Europe is poised to adopt some of the world's toughest controls on pesticides. But the makers and users of many pesticides warn the move could put the squeeze on Europe's food supply. The World's Gerry Hadden reports.
Among the more creative ways the White House plans to pay for its spending is a carbon emissions cap that the President says will produce $150 billion. The money would finance renewable energy projects and pay for middle-class tax credits.
NASA scientists say two satellites have collided in space...about 600 miles above Siberia. The collision has created two huge clouds of debris. Anchor Marco Werman finds out more from John Logsdon, former director of the Space Policy Institute.
President Obama called for the EPA to consider allowing California and other states to impose stricter emissions standards for cars than the federal government. How will the auto industry cope with more stringent environmental requirements?
Continuing his string of reversals of Bush administration policies, President Obama is set to allow California to opt out of federal regulations and set stricter standards to limit greenhouse gas emissions from cars.
Economist Sara Scherr, CEO of Ecoagriculture Parters, says it's time to start looking at farmers as environmental stewards, not just food producers. She speaks with Steve Curwood about techniques that help farmers mitigate and adapt to climate change.
With 2009 likely to be a crucial year for international climate change negotiations, there's increased attention on the role agriculture may play in driving up global temperatures. Cows and sheep produce a LOT of methane, and scientists are looking at new ways to cut such "emissions". The BBC's Matt McGrath reports from Dublin.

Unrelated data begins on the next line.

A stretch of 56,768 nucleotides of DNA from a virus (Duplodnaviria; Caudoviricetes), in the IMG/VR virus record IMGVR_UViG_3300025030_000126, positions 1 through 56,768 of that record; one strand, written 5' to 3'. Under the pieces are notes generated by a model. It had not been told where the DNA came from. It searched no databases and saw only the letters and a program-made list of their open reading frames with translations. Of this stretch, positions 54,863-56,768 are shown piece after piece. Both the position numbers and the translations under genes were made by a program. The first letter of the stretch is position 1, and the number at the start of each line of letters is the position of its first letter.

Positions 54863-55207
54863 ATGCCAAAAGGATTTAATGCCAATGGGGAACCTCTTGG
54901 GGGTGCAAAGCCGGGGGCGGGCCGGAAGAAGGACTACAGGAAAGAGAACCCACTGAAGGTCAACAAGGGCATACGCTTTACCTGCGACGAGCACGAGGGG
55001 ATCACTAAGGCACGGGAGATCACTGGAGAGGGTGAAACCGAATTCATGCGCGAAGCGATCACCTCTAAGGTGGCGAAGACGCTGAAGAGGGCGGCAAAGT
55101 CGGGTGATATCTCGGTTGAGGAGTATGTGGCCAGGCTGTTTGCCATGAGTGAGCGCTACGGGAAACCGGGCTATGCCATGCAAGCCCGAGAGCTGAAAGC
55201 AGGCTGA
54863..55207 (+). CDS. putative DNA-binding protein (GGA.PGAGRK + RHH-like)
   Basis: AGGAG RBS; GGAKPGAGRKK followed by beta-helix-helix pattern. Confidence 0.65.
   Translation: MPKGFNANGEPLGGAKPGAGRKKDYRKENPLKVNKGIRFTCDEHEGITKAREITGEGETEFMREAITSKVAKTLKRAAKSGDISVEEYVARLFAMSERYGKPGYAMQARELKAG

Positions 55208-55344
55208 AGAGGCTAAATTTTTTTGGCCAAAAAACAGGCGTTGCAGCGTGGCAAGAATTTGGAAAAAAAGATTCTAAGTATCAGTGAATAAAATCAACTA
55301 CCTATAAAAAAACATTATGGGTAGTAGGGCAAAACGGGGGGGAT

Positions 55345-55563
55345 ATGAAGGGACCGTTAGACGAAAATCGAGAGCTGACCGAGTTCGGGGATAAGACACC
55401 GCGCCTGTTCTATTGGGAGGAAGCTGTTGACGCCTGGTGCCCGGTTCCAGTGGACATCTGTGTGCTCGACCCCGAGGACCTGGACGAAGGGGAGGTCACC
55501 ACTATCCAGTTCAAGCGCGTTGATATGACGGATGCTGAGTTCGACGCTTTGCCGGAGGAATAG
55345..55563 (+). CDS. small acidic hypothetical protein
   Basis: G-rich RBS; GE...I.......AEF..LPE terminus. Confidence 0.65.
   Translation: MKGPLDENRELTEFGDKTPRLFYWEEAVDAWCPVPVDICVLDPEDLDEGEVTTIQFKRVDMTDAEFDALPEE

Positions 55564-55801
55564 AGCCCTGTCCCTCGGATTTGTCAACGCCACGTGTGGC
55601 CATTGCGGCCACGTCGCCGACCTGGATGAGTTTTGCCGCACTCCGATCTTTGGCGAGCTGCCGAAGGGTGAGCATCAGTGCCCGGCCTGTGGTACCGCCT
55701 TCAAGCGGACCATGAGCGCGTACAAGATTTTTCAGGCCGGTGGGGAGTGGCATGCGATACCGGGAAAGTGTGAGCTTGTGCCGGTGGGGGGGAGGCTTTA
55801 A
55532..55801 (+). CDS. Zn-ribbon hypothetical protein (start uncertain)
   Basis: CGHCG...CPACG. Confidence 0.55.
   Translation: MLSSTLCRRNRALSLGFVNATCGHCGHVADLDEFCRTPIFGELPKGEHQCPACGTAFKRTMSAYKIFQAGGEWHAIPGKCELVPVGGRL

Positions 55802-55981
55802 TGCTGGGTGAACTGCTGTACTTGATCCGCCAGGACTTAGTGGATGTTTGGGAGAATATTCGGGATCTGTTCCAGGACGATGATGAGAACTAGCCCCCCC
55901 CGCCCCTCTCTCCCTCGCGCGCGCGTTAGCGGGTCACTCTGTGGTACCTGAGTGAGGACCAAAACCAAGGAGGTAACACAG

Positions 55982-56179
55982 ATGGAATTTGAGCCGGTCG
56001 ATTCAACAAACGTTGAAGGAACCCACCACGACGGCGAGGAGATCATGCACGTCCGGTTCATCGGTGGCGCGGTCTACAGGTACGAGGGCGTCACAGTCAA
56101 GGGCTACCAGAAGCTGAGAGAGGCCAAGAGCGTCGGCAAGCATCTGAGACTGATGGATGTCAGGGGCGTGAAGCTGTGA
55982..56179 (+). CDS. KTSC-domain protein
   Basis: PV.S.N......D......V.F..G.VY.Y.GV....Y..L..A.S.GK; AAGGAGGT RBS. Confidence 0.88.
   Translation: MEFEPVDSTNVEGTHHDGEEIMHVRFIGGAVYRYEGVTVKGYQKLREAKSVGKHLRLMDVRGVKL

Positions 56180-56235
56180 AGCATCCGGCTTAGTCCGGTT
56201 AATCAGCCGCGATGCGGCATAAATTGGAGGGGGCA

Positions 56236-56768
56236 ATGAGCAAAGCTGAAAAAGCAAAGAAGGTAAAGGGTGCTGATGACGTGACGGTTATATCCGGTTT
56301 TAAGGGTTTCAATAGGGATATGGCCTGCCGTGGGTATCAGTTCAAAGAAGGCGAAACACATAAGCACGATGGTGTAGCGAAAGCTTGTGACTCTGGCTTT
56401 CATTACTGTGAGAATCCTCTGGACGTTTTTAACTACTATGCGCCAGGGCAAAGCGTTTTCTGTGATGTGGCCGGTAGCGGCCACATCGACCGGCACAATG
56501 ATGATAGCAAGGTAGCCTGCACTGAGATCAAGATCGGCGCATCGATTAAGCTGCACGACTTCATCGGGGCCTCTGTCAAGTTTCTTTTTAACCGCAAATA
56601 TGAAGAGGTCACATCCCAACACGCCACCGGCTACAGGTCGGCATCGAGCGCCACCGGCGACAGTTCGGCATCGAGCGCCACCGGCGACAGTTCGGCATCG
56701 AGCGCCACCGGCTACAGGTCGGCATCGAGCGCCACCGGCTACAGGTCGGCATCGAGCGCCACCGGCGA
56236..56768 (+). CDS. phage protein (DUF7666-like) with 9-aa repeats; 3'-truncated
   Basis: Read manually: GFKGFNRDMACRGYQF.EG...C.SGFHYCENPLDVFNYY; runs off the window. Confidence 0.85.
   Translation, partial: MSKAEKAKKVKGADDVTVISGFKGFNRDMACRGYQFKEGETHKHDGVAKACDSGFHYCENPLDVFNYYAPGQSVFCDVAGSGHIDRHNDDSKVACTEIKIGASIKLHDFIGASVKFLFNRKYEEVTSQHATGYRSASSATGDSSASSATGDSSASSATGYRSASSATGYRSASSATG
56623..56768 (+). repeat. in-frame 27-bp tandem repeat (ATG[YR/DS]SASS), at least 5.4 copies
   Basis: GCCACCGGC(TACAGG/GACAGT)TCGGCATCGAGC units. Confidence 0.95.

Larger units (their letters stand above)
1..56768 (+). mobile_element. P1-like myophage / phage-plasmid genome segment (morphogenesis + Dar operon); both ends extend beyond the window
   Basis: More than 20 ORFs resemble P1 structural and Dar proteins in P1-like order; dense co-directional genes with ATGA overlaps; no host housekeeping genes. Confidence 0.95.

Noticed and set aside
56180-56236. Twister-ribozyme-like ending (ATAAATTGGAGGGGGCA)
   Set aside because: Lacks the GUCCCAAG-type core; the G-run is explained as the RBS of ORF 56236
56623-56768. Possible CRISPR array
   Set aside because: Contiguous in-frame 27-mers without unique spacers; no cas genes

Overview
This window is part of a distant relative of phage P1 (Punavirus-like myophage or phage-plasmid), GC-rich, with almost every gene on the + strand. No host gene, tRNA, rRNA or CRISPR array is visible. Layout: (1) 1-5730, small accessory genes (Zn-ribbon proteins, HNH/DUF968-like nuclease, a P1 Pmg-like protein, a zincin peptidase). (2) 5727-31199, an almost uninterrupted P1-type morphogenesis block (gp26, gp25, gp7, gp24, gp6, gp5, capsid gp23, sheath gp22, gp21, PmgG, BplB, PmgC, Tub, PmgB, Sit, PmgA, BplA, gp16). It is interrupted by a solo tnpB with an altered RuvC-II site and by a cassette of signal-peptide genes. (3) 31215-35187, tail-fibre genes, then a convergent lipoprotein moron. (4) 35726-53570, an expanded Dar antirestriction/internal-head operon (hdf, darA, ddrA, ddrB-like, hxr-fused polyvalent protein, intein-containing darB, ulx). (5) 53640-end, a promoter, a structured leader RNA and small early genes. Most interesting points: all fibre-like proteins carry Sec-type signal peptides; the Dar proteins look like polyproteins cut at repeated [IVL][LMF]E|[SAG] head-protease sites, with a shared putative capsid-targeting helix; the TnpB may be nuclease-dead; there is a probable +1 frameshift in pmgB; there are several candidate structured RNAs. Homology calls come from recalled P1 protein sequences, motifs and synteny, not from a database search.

Federal courts rarely overturn EPA rules. Typically, the law gives EPA a great deal of authority and courts show EPA a great deal of deference in cases of disputed scientists. But this time, not so much.
China's taken a lot of flak for its smog and climate-changing emissions. But change is underway. China's reducing its reliance on coal, increasing energy efficiency and looking more to renewables. With glaciers melting and climate change advancing, could China's turnaround make a difference?
Many chemicals in common use have made everyday life easier and more convenient for many people — from detergents and industrial lubricants to insecticides and flame retardants. But exposure to some of these same products might be working against our health.
Beijing is experiencing its worst air pollution yet as heavy smog chokes the capital city for the fifth day. Schools are closed and residents are being told to stay indoors. All of this while President Xi Jinping is in Paris for the UN Global Conference on Climate Change.
Ghanaian reggae musician Rocky Dawuni is in Paris this week for the climate change summit. He's there to raise awareness how the carbon in smoke aggravates climate change. And he points out that in many parts of the world, a kitchen consists of three stones with a wood or charcoal fire below, and a pot on top to cook in. This setup is not only bad for the environment, but it's also deadly.
Since October, a leaking underground natural gas storage facility near Los Angeles has released vast amounts of methane into the atmosphere, becoming one of the nation’s worst environmental accidents. Some experts believe this disaster may be a harbinger of what's ahead for these aging storage facilities.